relations with israel, the role of the security council and in the city council in the u.n. almost everything important is at stake in this. this is the most critical and most dangerous situation that the administration will be facing in the next year. looking at in the wind while this year is critical we have to realize this isn't all about some misunderstanding or fixable problem with iran not to getting about its civil nuclear program or even its nuclear weapons program colliding with the international community. these are all manifestations of the long term confrontation that we and the rest of the region has with iran at least since the 1970's and this confrontation will go on regardless of whether we get a nuclear deal or have a strike to prevent iran from moving to that nuclear weapons capability. we are going to have to deal with this problem over the longer term just as we have the last 30 years because it flows from kuran's view of its role in the region and the inconsistency of the view with the view of the other countries in the region, our values and our role both in t
, the role of the security council, and our role in the security council in the u.n. system. almost everything that's important is at stake with this. this is the most critical and most dangerous situation that the administration will be facing in the next year. looking at it, though, and while this year is critical, as den sis said, we have to realize this is not all about some misunderstanding or some fixable problem with iran not getting it about itself civil nuclear program or colliding with the international community. these are all manifestations of the long term confrontation that we, and the rest of the west and the region had with iran as least since the 1970s. this will go on, regardless of whether we get a nuclear deal or we have a strike to prevent iran from moving to the nuclear weapons capability. we're going to have to deal with this problem over the long term just as we have over the last 30 years because it flows from iran's view of its role in the region and inconsistency of that view with the view of the other countries in the region, our values, and our role, bot
vowing to block u.n. ambassador susan rice is she is nominated by the president to be the n-secretary of state. graham said he doesn't trust her because she went on tv after the attack at the u.s. consulate with information he says simply turned out to be false. >> something else i want to ask you about. there are three separate hearings going on on the issue of benghazi. yet, senators mccain and lindsey graham want a watergate style select committee hearing on this affair. what is that, and is it likely to happen? >> they're saying there are too many different committees and disparate committees investigating. they call it stove piping and they want it to be all consolidated into one special select committee. watergate was an example. they also give the example of the 9/11 commission. is that likely to happen? the answer at this point is likely no because even the top republican in congress, house speaker john boehner yesterday threw cold water on it saying he doesn't think it's necessary and the top democrat in the senate says the same thing, and others, as well. i have to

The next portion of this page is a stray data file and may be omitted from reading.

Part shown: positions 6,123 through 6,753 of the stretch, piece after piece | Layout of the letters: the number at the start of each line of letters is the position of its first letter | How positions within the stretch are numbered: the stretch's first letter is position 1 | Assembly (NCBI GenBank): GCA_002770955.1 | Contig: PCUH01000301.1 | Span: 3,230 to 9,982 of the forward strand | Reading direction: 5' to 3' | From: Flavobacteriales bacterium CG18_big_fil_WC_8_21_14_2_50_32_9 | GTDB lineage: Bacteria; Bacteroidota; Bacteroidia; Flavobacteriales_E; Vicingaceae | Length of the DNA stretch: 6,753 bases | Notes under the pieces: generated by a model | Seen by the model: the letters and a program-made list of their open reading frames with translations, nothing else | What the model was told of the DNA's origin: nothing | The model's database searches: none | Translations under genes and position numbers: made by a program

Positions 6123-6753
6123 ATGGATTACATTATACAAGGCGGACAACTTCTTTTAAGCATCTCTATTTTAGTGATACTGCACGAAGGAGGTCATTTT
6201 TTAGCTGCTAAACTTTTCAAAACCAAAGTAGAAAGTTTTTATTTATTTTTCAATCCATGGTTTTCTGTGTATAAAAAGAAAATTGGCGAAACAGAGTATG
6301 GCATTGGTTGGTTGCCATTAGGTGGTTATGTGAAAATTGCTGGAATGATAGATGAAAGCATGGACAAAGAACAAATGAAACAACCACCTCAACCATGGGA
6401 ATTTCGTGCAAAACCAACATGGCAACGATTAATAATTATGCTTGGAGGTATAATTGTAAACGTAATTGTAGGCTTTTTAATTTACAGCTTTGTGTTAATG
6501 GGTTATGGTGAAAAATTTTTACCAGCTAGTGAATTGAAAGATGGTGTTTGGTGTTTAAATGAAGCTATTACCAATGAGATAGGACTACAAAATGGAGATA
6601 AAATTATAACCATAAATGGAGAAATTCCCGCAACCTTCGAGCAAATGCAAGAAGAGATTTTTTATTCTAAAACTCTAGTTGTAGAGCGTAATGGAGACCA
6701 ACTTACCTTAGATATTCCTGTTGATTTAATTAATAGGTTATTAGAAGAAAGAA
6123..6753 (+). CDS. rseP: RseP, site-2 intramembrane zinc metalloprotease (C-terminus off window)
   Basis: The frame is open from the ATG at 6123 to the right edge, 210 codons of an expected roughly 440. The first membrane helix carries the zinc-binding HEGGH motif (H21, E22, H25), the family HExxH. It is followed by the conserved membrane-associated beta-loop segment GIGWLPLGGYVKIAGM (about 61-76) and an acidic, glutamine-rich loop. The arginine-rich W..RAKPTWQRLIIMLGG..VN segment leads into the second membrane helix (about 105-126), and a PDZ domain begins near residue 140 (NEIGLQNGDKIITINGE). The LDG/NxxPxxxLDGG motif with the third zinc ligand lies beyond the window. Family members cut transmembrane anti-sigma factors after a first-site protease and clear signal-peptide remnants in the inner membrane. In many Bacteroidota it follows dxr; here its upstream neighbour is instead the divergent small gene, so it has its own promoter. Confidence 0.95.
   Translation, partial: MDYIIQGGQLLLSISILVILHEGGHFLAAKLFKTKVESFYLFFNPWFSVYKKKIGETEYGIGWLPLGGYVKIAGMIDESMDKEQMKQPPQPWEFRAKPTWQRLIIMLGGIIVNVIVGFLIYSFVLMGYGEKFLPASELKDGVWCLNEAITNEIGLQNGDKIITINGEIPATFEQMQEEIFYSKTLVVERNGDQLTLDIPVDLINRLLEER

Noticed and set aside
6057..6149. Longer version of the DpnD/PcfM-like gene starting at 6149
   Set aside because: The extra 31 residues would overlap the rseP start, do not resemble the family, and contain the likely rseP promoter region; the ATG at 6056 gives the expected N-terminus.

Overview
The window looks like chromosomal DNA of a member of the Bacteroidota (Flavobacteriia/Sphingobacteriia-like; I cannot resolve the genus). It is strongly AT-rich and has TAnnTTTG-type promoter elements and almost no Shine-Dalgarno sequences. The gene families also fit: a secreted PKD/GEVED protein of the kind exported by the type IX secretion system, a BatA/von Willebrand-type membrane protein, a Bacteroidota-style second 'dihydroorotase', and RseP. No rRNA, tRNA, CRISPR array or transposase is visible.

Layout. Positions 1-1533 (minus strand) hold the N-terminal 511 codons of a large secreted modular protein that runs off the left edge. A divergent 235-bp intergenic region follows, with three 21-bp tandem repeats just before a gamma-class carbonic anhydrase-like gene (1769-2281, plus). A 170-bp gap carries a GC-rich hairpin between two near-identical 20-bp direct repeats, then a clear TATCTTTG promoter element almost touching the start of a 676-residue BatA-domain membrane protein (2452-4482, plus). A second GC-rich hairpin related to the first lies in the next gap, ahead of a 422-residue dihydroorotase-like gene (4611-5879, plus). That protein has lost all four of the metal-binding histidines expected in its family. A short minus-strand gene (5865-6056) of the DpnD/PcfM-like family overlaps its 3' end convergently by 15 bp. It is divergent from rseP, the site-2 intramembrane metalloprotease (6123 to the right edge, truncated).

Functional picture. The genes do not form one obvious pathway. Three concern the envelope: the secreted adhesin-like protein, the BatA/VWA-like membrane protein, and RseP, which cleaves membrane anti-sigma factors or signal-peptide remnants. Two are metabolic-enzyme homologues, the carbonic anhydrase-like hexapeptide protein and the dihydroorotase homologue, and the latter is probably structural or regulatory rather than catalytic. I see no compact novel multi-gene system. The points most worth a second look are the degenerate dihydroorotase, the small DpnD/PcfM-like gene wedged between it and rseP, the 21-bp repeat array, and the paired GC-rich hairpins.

going forward, rick. rick: conor powell live on the ground in jerusalem, thanks. heather: well, u.n. ambassador susan rice defending those early comments on the benghazi terror attacks just days after the raid on the u.s. consulate. ambassador rice went on five sunday talk shows and said that the attack grew out of a spontaneous to protest over an anti-muslim film. and now she says those remarks were based on the intelligence she was given. >> when discussing the attacks against our facilities in benghazi, i relied solely and squarely on the information provided to me by the intelligence community. i made clear that the information was preliminary and that our investigations would give us the definitive answers. heather: national security correspondent jennifer griffin is live from washington with the latest. hi, jennifer. >> reporter: hi, heather. well, essentially, she came out now was it's increasingly -- because it's increasingly clear that the president wants to nominate her to be his next secretary of state despite strong objections from senators such as john mccain. >> i have
Search Results 0 to 37 of about 38 (some duplicates have been removed)